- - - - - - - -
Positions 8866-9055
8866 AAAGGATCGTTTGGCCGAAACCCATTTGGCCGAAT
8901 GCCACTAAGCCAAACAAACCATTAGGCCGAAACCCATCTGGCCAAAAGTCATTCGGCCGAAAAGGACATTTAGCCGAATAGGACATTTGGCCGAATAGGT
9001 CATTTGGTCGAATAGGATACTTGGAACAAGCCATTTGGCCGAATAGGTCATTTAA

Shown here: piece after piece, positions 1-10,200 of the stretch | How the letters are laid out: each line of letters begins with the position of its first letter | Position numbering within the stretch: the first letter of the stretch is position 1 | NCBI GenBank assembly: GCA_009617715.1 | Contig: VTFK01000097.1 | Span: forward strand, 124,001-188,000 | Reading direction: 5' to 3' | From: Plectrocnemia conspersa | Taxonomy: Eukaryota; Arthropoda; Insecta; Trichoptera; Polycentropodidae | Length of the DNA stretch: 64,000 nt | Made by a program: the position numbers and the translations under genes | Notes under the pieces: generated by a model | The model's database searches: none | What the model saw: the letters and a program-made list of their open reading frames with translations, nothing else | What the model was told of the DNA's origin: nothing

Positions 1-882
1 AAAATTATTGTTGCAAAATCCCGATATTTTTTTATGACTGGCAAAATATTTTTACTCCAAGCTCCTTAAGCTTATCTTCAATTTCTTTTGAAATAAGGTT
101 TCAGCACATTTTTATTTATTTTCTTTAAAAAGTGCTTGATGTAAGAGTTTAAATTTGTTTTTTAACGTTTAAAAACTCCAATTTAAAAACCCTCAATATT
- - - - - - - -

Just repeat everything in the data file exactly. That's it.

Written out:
Positions 8866-9055
8866 AAAGGATCGTTTGGCCGAAACCCATTTGGCCGAAT
8901 GCCACTAAGCCAAACAAACCATTAGGCCGAAACCCATCTGGCCAAAAGTCATTCGGCCGAAAAGGACATTTAGCCGAATAGGACATTTGGCCGAATAGGT
9001 CATTTGGTCGAATAGGATACTTGGAACAAGCCATTTGGCCGAATAGGTCATTTAA

Shown here: piece after piece, positions 1-10,200 of the stretch | How the letters are laid out: each line of letters begins with the position of its first letter | Position numbering within the stretch: the first letter of the stretch is position 1 | NCBI GenBank assembly: GCA_009617715.1 | Contig: VTFK01000097.1 | Span: forward strand, 124,001-188,000 | Reading direction: 5' to 3' | From: Plectrocnemia conspersa | Taxonomy: Eukaryota; Arthropoda; Insecta; Trichoptera; Polycentropodidae | Length of the DNA stretch: 64,000 nt | Made by a program: the position numbers and the translations under genes | Notes under the pieces: generated by a model | The model's database searches: none | What the model saw: the letters and a program-made list of their open reading frames with translations, nothing else | What the model was told of the DNA's origin: nothing

Positions 1-882
1 AAAATTATTGTTGCAAAATCCCGATATTTTTTTATGACTGGCAAAATATTTTTACTCCAAGCTCCTTAAGCTTATCTTCAATTTCTTTTGAAATAAGGTT
101 TCAGCACATTTTTATTTATTTTCTTTAAAAAGTGCTTGATGTAAGAGTTTAAATTTGTTTTTTAACGTTTAAAAACTCCAATTTAAAAACCCTCAATATT